Lloyds (LSE: LLOY) shares have produced disappointing returns for investors so far in 2020. Due to the economic uncertainty associated with Covid-19, Lloyds’ share price has fallen more than 50% year to date.
Can the FTSE 100 stock return to the 60p level it was trading at most of last year? I think it’s certainly possible. That said, there are a few things that need to happen for Lloyds’ share price to rebound.
Lloyds shares: a play on the UK economy
Firstly, the UK economy needs to strengthen. Lloyds shares are essentially a proxy for the UK economy. When it’s firing, the shares tend to do well. When the economy’s struggling, the shares tend to underperform.
Right now, the UK economy is very much in the doldrums, due to Covid-19. The situation has improved since April – when there was a record 20.4% decline in GDP. However, the figures are still pretty grim. For Lloyds shares to fully recover, we need to see more of a sustained economic recovery. Ultimately, the extent of the recovery is likely to depend on what happens with Covid-19, and whether we see a vaccine in the near future.
A lifting of the dividend ban
Another thing we need to see for Lloyds’ share price to recover is a lifting of the ban on banks’ dividends. In March, the Bank of England (BoE) banned UK banks from paying out dividends in order to bolster their finances in the wake of Covid-19. This significantly reduced the appeal of owning bank stocks.
If this dividend ban is lifted, sentiment towards the UK banks should improve. This could boost Lloyds’ share price. I’ll point out that the chairman of the Royal Bank of Scotland recently called on the BoE to lift curbs on dividends by autumn in order to make the UK banks attractive to investors again.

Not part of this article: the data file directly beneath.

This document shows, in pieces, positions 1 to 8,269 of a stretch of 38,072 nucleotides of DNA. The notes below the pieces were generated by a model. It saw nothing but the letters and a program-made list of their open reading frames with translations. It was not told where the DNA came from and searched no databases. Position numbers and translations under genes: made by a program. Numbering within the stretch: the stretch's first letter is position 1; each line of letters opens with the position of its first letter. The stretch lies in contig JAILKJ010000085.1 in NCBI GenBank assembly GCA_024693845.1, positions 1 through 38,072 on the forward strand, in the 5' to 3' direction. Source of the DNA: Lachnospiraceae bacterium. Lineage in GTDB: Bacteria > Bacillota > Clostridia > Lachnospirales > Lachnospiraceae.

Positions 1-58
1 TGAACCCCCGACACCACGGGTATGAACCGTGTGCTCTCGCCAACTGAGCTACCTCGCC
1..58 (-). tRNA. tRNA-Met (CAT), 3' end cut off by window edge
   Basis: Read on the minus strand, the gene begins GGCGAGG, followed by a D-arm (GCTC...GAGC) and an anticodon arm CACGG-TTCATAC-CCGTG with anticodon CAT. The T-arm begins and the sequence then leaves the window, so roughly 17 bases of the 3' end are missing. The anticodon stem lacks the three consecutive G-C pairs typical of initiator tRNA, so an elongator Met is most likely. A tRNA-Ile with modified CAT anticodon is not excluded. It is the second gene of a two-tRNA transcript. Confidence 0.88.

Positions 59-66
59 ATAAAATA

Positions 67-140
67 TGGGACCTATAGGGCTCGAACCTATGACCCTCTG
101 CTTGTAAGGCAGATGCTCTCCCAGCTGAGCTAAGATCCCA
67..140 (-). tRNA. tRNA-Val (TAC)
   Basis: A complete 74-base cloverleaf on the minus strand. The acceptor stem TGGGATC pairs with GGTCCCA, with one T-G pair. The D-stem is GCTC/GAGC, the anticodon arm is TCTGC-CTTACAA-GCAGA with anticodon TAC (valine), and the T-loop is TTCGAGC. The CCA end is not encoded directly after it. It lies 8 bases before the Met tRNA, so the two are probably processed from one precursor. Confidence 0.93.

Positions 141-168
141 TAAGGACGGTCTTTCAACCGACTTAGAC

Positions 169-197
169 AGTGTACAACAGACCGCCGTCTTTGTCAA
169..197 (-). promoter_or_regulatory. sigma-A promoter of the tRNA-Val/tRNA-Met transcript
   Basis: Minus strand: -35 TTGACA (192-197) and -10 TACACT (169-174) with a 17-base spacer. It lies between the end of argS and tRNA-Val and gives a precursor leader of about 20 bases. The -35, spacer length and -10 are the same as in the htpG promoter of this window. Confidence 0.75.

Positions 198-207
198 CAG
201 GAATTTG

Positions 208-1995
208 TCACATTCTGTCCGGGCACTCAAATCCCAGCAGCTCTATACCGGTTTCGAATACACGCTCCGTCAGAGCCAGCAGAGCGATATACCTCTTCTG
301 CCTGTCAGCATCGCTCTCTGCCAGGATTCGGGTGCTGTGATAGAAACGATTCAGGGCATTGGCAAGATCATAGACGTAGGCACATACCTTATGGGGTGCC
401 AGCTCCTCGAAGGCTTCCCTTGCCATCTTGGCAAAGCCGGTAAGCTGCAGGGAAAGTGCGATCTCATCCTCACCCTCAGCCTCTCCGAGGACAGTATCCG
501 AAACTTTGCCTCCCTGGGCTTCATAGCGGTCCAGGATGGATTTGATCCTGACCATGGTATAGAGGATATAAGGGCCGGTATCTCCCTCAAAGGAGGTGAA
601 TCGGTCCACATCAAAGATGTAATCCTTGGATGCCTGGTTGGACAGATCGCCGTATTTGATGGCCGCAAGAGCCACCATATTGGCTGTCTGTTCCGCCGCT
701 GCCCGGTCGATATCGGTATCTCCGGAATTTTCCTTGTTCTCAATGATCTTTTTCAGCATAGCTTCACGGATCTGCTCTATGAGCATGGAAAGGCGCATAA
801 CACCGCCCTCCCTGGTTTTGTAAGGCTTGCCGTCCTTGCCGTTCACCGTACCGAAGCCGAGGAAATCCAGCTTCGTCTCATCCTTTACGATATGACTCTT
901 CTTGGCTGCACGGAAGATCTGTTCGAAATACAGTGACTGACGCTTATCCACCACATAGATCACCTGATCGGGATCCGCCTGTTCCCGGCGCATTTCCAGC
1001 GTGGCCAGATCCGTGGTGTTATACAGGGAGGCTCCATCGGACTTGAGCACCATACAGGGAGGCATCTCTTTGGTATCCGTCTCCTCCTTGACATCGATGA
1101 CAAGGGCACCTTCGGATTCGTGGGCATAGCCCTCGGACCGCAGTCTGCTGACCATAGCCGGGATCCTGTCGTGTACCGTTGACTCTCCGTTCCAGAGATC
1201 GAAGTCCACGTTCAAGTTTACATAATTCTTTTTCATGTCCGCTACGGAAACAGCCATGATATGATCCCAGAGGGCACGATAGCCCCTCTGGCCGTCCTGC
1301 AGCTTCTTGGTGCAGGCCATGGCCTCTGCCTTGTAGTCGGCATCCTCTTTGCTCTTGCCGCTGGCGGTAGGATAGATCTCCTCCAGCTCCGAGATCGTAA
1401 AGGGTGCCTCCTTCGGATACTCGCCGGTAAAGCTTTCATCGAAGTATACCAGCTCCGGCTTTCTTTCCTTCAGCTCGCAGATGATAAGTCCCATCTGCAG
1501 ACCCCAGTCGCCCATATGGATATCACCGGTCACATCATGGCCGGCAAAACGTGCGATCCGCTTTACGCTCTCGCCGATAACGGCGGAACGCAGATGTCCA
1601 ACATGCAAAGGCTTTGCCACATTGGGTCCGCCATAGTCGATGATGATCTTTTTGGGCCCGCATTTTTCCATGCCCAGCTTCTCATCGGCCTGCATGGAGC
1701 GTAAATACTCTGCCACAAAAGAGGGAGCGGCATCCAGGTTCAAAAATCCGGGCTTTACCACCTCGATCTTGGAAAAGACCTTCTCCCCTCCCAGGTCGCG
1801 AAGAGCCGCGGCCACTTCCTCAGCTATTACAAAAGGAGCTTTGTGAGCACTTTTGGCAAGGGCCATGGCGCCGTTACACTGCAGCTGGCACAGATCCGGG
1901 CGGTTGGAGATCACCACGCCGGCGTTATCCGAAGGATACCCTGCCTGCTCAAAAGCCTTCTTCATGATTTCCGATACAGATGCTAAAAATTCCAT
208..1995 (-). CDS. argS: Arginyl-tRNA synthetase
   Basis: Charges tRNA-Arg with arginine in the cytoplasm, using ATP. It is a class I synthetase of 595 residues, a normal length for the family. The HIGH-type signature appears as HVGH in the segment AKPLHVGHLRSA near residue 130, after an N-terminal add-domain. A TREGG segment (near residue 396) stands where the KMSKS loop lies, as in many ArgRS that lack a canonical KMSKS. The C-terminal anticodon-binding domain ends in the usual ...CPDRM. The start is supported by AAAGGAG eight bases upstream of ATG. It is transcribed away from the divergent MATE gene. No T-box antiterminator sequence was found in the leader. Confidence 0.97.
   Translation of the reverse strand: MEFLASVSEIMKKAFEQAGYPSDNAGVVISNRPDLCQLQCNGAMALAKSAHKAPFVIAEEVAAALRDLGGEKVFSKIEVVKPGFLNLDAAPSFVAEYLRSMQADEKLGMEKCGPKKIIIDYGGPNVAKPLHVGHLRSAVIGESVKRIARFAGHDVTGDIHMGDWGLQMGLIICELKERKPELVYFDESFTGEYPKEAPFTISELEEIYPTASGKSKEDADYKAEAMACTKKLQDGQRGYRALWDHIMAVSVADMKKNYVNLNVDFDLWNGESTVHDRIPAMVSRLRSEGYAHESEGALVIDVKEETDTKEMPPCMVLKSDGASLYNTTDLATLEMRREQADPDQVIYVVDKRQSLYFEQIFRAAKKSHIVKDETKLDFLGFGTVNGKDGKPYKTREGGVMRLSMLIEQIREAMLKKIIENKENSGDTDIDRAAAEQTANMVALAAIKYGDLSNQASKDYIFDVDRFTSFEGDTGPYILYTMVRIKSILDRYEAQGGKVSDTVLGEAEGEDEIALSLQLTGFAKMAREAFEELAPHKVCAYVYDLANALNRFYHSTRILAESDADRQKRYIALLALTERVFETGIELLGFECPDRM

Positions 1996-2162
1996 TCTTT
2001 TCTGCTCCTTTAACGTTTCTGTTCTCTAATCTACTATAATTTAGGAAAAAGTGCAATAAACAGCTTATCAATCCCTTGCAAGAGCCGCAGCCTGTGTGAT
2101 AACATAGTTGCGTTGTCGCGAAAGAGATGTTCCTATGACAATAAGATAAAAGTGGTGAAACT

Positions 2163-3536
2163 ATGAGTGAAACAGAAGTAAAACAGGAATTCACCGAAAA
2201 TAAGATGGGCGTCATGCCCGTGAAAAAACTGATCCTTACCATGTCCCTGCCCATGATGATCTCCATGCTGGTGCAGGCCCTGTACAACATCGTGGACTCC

Low interest rates: bad news for Lloyds
Ideally, we also need to see interest rates rise. Low interest rates are bad news for banks such as Lloyds. That’s because they earn a chunk of their income from the spread between the interest rates they charge to lend money and the interest rates they offer to borrow money. The higher interest rates are, the larger the spread banks can charge.
With UK interest rates at a record low of just 0.1%, it’s not good for Lloyds. If we were to see UK interest rates rise in the future (which I’m not expecting to happen in the near term, to be honest), Lloyds’ share price could rise.
Digital bank threat
Finally, for the share price to recover, Lloyds needs to ensure it continues to innovate. Right now, traditional banks face a huge threat from digital banks such as Monzo and Revolut and FinTech firms such as Transferwise. These kinds of innovative firms have the potential to disrupt the industry and capture a significant amount of market share.
Will Lloyds’ share price ever go up?
In summary, I think Lloyds’ share price has the potential to go up in the future. However, there are several things that need to occur for this to happen. Realistically, it could be a while before Lloyds shares return to the 60p level.
Edward Sheldon owns shares in Lloyds Banking Group. The Motley Fool UK has recommended Lloyds Banking Group. Views expressed on the companies mentioned in this article are those of the writer and therefore may differ from the official recommendations we make in our subscription services such as Share Advisor, Hidden Winners and Pro. Here at The Motley Fool we believe that considering a diverse range of insights makes us better investors.